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Page 4 SALINA SENIOR CENTER LUNCH MENU * Lunches served on Weekdays from 11:15 am to 1 p.m. * All ages welcome * For information or Carry-Out Meals, call the Senior Center
Wednesday, October 10th: Meatloaf, Augratin Potatoes, Cheesy Broccoli, Chocolate Surprise, Wheat Bread Thursday, October 11th: Baked Ham, Sweet Potatoes, Green Beans, Applesauce, Wheat Bread Friday, October 12th: Tuna & Noodles or Grilled Patty Melt w/Chips Spinach, Peaches, Wheat Bread/Rye Bread Monday, October 15th: Sloppy Joe, Roasted Red Potatoes, Mixed Vegetables, Fresh Fruit Tuesday, October 16th: Liver and Onions or Salisbury Steak, Mashed Potatoes w/Gravy, Brussel Sprouts, Pears, Wheat Bread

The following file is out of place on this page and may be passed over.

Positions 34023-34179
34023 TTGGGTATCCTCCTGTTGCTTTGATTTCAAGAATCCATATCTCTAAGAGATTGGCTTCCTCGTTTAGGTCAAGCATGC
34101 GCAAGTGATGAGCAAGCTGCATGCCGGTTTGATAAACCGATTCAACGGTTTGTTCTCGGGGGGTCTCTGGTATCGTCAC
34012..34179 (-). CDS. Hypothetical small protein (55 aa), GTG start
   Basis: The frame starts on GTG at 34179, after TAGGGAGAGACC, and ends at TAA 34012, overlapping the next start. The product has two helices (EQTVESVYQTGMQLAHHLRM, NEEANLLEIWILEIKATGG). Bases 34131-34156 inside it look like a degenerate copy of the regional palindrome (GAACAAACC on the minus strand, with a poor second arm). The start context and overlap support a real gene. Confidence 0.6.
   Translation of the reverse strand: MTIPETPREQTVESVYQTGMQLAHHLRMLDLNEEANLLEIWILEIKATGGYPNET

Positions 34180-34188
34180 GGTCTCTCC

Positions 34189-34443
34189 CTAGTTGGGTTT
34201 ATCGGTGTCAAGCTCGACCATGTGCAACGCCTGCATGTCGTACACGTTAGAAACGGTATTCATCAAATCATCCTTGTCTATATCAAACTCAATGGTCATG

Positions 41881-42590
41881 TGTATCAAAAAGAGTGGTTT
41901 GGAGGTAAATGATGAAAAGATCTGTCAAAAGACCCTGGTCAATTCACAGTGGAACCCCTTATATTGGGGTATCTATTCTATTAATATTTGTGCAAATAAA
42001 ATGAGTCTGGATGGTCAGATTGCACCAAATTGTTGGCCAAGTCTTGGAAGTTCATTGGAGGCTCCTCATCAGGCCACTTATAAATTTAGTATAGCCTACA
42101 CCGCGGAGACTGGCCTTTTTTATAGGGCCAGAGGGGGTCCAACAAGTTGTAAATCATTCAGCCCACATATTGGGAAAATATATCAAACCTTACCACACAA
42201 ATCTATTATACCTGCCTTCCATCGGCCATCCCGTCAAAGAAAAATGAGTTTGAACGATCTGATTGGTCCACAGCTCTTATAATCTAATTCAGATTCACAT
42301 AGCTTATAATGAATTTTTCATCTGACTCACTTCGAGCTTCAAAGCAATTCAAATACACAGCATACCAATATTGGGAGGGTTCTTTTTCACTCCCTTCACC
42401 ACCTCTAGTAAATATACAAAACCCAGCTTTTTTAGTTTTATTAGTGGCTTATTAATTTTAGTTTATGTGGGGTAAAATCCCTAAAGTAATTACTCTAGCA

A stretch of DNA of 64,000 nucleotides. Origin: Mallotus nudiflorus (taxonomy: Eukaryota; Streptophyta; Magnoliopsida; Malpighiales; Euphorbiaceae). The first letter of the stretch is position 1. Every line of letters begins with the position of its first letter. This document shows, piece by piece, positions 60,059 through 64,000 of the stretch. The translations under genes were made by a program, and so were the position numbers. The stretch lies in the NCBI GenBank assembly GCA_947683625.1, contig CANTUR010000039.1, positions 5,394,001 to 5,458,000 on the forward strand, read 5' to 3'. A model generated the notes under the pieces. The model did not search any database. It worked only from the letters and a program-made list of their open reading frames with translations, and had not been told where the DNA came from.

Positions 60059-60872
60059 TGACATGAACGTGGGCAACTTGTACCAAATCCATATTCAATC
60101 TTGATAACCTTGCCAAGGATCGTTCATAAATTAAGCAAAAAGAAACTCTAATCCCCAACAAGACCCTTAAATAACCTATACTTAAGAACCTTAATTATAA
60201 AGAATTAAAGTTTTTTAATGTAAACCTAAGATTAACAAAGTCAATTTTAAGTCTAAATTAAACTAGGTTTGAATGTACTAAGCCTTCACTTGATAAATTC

Spinal Stenosis Causes Back Pain DEAR DR. DONOHUE: I am 84 years old, and I have spinal stenosis, which is causing me pain. I would like to know more about it. Will you furnish more information? -- T.P. ANSWER: Spinal stenosis is a common back problem of older people. It’s said that 20 percent of those older than 60 have it. The spinal cord is an offshoot of the brain, and it travels from the brain to the lower back. It’s about the width of your little finger and is extremely delicate. That’s why nature encased it in backbones -- vertebrae. Running through the backbones is a tunnel, the spinal canal that serves to protect the cord. Spinal stenosis is a narrowing of the tunnel. It happens mostly in the neck and lower-back regions. Thickened ligaments surrounding the spinal cord or arthritic changes of the backbones impinge on the spinal cord or the nerves that spring from it. When the process occurs in the back, pain is felt there and often in the buttocks or thighs. The pain worsens if a person stands for too long. People can ease the pain by bending forward at the waist or by sitting down. Bending opens the tunnel to give the spinal cord some breathing room. The amount of bend that works is the amount of bend a person assumes when pushing a shopping cart. Have you tried Tylenol (acetaminophen) for pain? It’s safe when used as